Letters for the week of January 28-February 3, 2004 

Where do you get all these film reviewers, anyway? And why must all your music writers channel Gina Arnold?

"The Best Films of 2003," Feature, 1/7

Who are these people?
Wow, you have six film critics! In your annual film review you listed their picks of the year, and I wondered -- who are these people? A cursory check reveals their opinions gracing the pages of your "sister paper" across the bay and in Phoenix, Dallas, Miami, Denver, Cleveland, Houston, and so forth, in almost identical articles.

Why should I care what Melissa Levine (for example) thinks unless I have developed a sense of her priorities and views about movies? I might as well ask six passersby what they think. This state of affairs isn't fair to the writers or to the readers. We need to have a relationship with each other.

Why don't you hire one local (East Bay) critic (or two) who can write well, and whose perspective and taste readers can get used to appreciating or disputing? That relationship is what makes reviews worth reading.

Michael Covino, an Express critic some years ago, could be annoying, but loyal readers enjoyed reading him (and sometimes cursing him out). We knew where he was coming from -- and it wasn't Miami.
David Herzstein Couch, Berkeley

Melissa Levine lives in Berkeley.

"Beware the Hippie Fire Drill," Down in Front, 12/31

What exactly is your role?
Dear Rob Harvilla, I guess you must not go to very many shows, since you waste so much space setting the scene about waiting in line. While essentially irrelevant to the event itself it does, however, reveal much about your own mindset and amply demonstrate you were more than likely the wrong guy for the job ... at least the review of this one before you even got in to the show.

A predecessor of yours, Gina Arnold, also had the same visceral reaction to "hippie" gatherings/music, and I don't think she gained very many friends along the way. Of course a critic's job is not to make friends, but to ... hmmm, what exactly is your role?

You do manage to make some very snide and sexist comments about Bonnie Raitt that are worthy of being categorized at best as dumb and more so as sexist drivel. As to Jackson Browne and his "smooth Old People Music" ... well, I seriously doubt you have ever put your money where your mouth is when it comes to social and political activism. Both artists have been jailed numerous times and put themselves on the front lines of things that are really important to the human race, and they continue to do so.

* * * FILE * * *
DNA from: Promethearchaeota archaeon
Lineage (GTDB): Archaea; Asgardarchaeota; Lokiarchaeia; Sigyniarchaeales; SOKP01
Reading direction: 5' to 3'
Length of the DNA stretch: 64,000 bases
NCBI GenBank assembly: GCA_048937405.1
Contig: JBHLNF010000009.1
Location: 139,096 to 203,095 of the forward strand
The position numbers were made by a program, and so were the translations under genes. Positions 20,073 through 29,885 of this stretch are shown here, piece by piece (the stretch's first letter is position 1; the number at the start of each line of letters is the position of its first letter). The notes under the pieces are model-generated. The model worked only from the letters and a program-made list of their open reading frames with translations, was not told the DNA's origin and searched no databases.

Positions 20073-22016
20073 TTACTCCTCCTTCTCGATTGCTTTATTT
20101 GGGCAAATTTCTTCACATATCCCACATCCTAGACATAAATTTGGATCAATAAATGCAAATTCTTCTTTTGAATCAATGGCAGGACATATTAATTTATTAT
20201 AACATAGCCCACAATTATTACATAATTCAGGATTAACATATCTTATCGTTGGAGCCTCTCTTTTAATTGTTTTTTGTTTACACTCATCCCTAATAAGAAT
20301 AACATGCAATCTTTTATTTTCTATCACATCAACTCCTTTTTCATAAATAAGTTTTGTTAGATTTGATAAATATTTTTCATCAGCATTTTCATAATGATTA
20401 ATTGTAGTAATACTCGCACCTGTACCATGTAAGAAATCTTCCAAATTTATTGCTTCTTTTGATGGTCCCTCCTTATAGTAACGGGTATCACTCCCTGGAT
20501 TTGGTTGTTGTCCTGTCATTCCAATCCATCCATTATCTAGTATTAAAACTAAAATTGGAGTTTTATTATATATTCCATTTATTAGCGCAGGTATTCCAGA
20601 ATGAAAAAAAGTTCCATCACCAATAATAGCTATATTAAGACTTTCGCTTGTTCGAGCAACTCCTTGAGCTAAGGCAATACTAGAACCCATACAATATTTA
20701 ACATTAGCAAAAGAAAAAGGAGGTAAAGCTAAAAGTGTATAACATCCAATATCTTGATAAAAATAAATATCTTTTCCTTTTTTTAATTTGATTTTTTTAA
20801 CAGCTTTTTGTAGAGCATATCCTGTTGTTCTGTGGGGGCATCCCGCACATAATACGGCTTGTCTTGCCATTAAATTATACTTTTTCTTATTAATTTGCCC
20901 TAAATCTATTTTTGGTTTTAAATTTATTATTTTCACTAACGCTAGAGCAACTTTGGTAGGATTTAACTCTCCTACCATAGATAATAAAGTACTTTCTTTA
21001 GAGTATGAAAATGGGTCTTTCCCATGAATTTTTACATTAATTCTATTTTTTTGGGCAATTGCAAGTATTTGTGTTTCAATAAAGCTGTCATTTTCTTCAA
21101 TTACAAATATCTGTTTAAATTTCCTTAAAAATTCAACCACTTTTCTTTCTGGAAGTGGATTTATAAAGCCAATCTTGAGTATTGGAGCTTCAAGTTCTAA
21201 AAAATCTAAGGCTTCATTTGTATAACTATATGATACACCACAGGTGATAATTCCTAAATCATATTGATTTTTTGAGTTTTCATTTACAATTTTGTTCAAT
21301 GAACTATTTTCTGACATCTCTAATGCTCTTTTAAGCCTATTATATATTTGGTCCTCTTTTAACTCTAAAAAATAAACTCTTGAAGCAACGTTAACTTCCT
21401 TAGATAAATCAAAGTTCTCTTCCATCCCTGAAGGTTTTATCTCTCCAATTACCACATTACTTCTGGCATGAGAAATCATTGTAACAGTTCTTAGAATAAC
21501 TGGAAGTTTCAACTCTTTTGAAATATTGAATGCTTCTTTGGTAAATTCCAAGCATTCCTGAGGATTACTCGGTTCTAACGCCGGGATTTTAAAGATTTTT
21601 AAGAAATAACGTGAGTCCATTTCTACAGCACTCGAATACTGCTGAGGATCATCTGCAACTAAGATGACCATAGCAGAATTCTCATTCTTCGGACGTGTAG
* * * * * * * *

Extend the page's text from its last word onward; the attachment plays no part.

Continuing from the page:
Steve Earle is great ... you got that one right.

What I think you again missed here and could have done the readership some real service but you reverted once again to trivialize was what this concert was about. For 25 years, the Seva Foundation has provided funding, support, and in-the-trenches sweat to people in need. Its efforts have restored sight (thru cataract surgery) to over two million people in India, Nepal, and Tibet. It has expanded its service to indigenous peoples in Central America in a variety of grassroots projects. Seva helped establish and fund the only Native American-run clinic whose goals are to help stem the extremely high incidence of diabetes among the native population.

You might have read the Seva brochure to better educate yourself before shooting from your skinny-ass hips. Oh, yeah, I forgot to mention: Seva was founded by a bunch of hippies.

So I guess you don't dig jam bands ... if that's the case, please stay away.
Marc Margolis, Oakland

"Queer Eye for the East Bay," Cityside, 11/26

Baggy pants are practical
Walking one day on the commercial block of Vine Street in Berkeley, I realized that the person right in front of me was Wavy Gravy, wearing everyday clothes. This was before his dressing-down by the local fashion police. He reached midblock ahead of me, where a small cafe had placed some nicely wrapped unsold sandwiches on an outdoor table, presumably figuring folks would take what they need and leave the rest.

Mr. Gravy did not pause, but in one swift movement he two-handedly took all, not some, of the sandwiches, and stashed them into the large pockets of his nonclown baggy pants. I thought I should call the mayor or something.

There's no special connection between the telling of this strangely true story and the letter detailing his haberdashery inventory, except to suggest that big, baggy pockets can be very practical whenever an icon gets hungry and low on graciousness.

(Not even "Nobody" is perfect ...)
Ariko Vair, by way of Goodlettsville, TN

"Al Sharpton and the Rise of Angry Liberals," City of Warts, 12/24

Saying whatever pops into his head
It is obvious that Al Sharpton is having the time of his life. Since he hasn't got a prayer of being nominated, let alone elected, he can say anything that pops into his head and an obsequious and sycophantic media can be relied upon to give the widest possible dissemination to his pontifications, no matter how absurd. At any meeting, he'll make everyone wait at his good pleasure and no one dare reproach him for it. At any public debate, he'll interrupt everybody, including the sainted junior senator from New York, and no one dare reciprocate. At the Democratic convention, he'll be one of the key speakers rambling on at length disregarding any time limits, and all the time he'll rub whitey's face in the dirt.
Leslie Dale, San Leandro


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